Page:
# F-distribution

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Parameters Probability density function Cumulative distribution function d1, d2 > 0 deg. of freedom ${\displaystyle x\in (0,+\infty )\;}$ if ${\displaystyle d_{1}=1}$, otherwise ${\displaystyle x\in [0,+\infty )\;}$ ${\displaystyle {\frac {\sqrt {\frac {(d_{1}x)^{d_{1}}d_{2}^{d_{2}}}{(d_{1}x+d_{2})^{d_{1}+d_{2}}}}}{x\,\mathrm {B} \!\left({\frac {d_{1}}{2}},{\frac {d_{2}}{2}}\right)}}\!}$ ${\displaystyle I_{\frac {d_{1}x}{d_{1}x+d_{2}}}\left({\tfrac {d_{1}}{2}},{\tfrac {d_{2}}{2}}\right)}$ ${\displaystyle {\frac {d_{2}}{d_{2}-2}}\!}$ for d2 > 2 ${\displaystyle {\frac {d_{1}-2}{d_{1}}}\;{\frac {d_{2}}{d_{2}+2}}}$ for d1 > 2 ${\displaystyle {\frac {2\,d_{2}^{2}\,(d_{1}+d_{2}-2)}{d_{1}(d_{2}-2)^{2}(d_{2}-4)}}\!}$ for d2 > 4 ${\displaystyle {\frac {(2d_{1}+d_{2}-2){\sqrt {8(d_{2}-4)}}}{(d_{2}-6){\sqrt {d_{1}(d_{1}+d_{2}-2)}}}}\!}$for d2 > 6 see text ${\displaystyle \ln \Gamma \left({\tfrac {d_{1}}{2}}\right)+\ln \Gamma \left({\tfrac {d_{2}}{2}}\right)-\ln \Gamma \left({\tfrac {d_{1}+d_{2}}{2}}\right)+\!}$${\displaystyle \left(1-{\tfrac {d_{1}}{2}}\right)\psi \left(1+{\tfrac {d_{1}}{2}}\right)-\left(1+{\tfrac {d_{2}}{2}}\right)\psi \left(1+{\tfrac {d_{2}}{2}}\right)\!}$${\displaystyle +\left({\tfrac {d_{1}+d_{2}}{2}}\right)\psi \left({\tfrac {d_{1}+d_{2}}{2}}\right)+\ln {\frac {d_{1}}{d_{2}}}\!}$[1] does not exist, raw moments defined in text and in [2][3] see text

In probability theory and statistics, the F-distribution or F-ratio, also known as Snedecor's F distribution or the Fisher–Snedecor distribution (after Ronald Fisher and George W. Snedecor) is a continuous probability distribution that arises frequently as the null distribution of a test statistic, most notably in the analysis of variance (ANOVA) and other F-tests.[2][3][4][5]

## Definition

The F-distribution with d1 and d2 degrees of freedom is the distribution of

${\displaystyle X={\frac {S_{1}/d_{1}}{S_{2}/d_{2}}}}$

where ${\textstyle S_{1}}$ and ${\textstyle S_{2}}$ are independent random variables with chi-square distributions with respective degrees of freedom ${\textstyle d_{1}}$ and ${\textstyle d_{2}}$.

It can be shown to follow that the probability density function (pdf) for X is given by

{\displaystyle {\begin{aligned}f(x;d_{1},d_{2})&={\frac {\sqrt {\frac {(d_{1}x)^{d_{1}}\,\,d_{2}^{d_{2}}}{(d_{1}x+d_{2})^{d_{1}+d_{2}}}}}{x\operatorname {B} \left({\frac {d_{1}}{2}},{\frac {d_{2}}{2}}\right)}}\\[5pt]&={\frac {1}{\operatorname {B} \left({\frac {d_{1}}{2}},{\frac {d_{2}}{2}}\right)}}\left({\frac {d_{1}}{d_{2}}}\right)^{d_{1}/2}x^{d_{1}/2-1}\left(1+{\frac {d_{1}}{d_{2}}}\,x\right)^{-(d_{1}+d_{2})/2}\end{aligned}}}

for real x > 0. Here ${\displaystyle \mathrm {B} }$ is the beta function. In many applications, the parameters d1 and d2 are positive integers, but the distribution is well-defined for positive real values of these parameters.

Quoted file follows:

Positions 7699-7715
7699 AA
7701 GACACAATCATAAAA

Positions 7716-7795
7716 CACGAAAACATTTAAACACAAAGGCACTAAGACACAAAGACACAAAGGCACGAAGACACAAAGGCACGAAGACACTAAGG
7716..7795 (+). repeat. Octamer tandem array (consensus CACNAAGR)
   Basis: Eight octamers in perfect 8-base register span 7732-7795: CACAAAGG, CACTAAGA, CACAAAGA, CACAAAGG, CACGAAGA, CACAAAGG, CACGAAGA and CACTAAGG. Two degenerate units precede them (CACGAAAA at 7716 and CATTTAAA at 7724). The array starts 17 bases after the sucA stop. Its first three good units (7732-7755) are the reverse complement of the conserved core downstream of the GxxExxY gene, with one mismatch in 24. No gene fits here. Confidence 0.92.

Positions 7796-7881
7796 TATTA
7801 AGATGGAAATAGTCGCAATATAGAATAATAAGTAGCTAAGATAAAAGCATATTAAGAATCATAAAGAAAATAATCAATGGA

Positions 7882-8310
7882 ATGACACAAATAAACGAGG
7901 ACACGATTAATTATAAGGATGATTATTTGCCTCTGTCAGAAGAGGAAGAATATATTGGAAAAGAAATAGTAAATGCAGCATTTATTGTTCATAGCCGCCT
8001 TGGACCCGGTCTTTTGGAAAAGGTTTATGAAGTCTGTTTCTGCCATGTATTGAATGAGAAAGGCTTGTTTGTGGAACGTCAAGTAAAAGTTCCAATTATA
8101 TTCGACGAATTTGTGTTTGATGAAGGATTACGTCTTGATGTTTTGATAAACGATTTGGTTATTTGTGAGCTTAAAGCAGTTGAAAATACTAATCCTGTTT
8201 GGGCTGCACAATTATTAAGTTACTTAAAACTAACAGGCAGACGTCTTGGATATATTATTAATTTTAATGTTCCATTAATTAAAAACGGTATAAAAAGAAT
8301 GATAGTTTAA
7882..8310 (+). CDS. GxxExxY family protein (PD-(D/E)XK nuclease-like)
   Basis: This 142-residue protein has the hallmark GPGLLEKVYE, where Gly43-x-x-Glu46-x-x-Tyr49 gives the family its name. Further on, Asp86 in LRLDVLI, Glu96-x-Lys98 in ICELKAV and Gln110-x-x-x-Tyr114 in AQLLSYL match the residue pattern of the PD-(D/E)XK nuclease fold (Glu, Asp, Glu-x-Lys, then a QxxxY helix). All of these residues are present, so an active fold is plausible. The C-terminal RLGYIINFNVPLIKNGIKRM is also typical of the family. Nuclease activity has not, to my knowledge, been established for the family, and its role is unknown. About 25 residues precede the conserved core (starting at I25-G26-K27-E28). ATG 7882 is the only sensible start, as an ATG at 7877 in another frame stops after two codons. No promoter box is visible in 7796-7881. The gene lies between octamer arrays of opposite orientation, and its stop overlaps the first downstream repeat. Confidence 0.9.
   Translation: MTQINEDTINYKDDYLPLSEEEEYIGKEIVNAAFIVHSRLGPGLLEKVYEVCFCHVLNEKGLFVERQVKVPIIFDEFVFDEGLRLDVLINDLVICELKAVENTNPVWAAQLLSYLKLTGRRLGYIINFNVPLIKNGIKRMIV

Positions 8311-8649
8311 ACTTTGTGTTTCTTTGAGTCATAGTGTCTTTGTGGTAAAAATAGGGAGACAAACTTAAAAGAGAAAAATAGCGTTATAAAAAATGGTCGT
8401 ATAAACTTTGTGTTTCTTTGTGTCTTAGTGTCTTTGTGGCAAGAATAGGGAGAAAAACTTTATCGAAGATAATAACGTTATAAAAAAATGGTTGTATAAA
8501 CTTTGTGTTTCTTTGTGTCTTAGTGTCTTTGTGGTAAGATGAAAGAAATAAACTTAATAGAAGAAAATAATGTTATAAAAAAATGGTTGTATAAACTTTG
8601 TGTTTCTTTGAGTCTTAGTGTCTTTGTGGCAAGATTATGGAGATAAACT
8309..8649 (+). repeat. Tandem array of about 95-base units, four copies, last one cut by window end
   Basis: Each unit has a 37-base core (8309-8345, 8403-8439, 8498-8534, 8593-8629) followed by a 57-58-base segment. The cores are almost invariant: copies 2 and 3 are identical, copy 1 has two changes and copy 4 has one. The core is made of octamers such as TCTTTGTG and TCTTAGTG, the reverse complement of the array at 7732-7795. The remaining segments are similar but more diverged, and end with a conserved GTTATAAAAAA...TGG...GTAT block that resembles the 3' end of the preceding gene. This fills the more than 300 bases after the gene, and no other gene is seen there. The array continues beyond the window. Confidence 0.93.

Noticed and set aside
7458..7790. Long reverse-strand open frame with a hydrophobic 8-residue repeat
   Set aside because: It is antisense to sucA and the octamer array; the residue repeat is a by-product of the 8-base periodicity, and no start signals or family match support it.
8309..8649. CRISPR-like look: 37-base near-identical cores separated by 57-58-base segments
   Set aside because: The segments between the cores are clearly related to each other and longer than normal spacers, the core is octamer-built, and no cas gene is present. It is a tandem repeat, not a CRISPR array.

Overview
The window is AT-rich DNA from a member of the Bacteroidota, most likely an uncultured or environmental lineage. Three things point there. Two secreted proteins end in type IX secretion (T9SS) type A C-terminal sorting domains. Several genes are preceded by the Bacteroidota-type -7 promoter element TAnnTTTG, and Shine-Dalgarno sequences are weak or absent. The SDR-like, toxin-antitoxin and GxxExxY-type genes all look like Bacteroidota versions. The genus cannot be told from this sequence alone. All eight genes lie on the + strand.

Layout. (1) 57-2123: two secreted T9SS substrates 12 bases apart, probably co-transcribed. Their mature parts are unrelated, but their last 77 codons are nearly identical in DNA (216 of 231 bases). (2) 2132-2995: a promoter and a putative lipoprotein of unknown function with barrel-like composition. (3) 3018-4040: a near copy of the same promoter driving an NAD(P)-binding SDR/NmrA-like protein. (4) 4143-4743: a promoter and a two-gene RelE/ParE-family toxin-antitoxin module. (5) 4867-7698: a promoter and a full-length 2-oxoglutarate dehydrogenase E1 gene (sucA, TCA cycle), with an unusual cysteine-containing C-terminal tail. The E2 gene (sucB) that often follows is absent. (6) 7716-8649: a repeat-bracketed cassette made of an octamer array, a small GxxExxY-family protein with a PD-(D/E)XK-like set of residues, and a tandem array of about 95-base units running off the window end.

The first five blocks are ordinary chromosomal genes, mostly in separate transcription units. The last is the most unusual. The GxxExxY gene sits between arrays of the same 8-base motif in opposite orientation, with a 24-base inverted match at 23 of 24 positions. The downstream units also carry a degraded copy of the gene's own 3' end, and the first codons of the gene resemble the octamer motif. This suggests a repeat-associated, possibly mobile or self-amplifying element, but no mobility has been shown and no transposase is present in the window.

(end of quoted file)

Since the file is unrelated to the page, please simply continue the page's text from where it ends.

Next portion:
${\displaystyle F(x;d_{1},d_{2})=I_{d_{1}x/(d_{1}x+d_{2})}\left({\tfrac {d_{1}}{2}},{\tfrac {d_{2}}{2}}\right),}$

where I is the regularized incomplete beta function.

The expectation, variance, and other details about the F(d1, d2) are given in the sidebox; for d2 > 8, the excess kurtosis is

${\displaystyle \gamma _{2}=12{\frac {d_{1}(5d_{2}-22)(d_{1}+d_{2}-2)+(d_{2}-4)(d_{2}-2)^{2}}{d_{1}(d_{2}-6)(d_{2}-8)(d_{1}+d_{2}-2)}}.}$

The k-th moment of an F(d1, d2) distribution exists and is finite only when 2k < d2 and it is equal to

${\displaystyle \mu _{X}(k)=\left({\frac {d_{2}}{d_{1}}}\right)^{k}{\frac {\Gamma \left({\tfrac {d_{1}}{2}}+k\right)}{\Gamma \left({\tfrac {d_{1}}{2}}\right)}}{\frac {\Gamma \left({\tfrac {d_{2}}{2}}-k\right)}{\Gamma \left({\tfrac {d_{2}}{2}}\right)}}.}$  [6]

The F-distribution is a particular parametrization of the beta prime distribution, which is also called the beta distribution of the second kind.

The characteristic function is listed incorrectly in many standard references (e.g.,[3]). The correct expression [7] is

${\displaystyle \varphi _{d_{1},d_{2}}^{F}(s)={\frac {\Gamma \left({\frac {d_{1}+d_{2}}{2}}\right)}{\Gamma \left({\tfrac {d_{2}}{2}}\right)}}U\!\left({\frac {d_{1}}{2}},1-{\frac {d_{2}}{2}},-{\frac {d_{2}}{d_{1}}}\imath s\right)}$

where U(a, b, z) is the confluent hypergeometric function of the second kind.

## Characterization

A random variate of the F-distribution with parameters ${\displaystyle d_{1}}$ and ${\displaystyle d_{2}}$ arises as the ratio of two appropriately scaled chi-squared variates:[8]

${\displaystyle X={\frac {U_{1}/d_{1}}{U_{2}/d_{2}}}}$

where

• ${\displaystyle U_{1}}$ and ${\displaystyle U_{2}}$ have chi-squared distributions with ${\displaystyle d_{1}}$ and ${\displaystyle d_{2}}$ degrees of freedom respectively, and
• ${\displaystyle U_{1}}$ and ${\displaystyle U_{2}}$ are independent.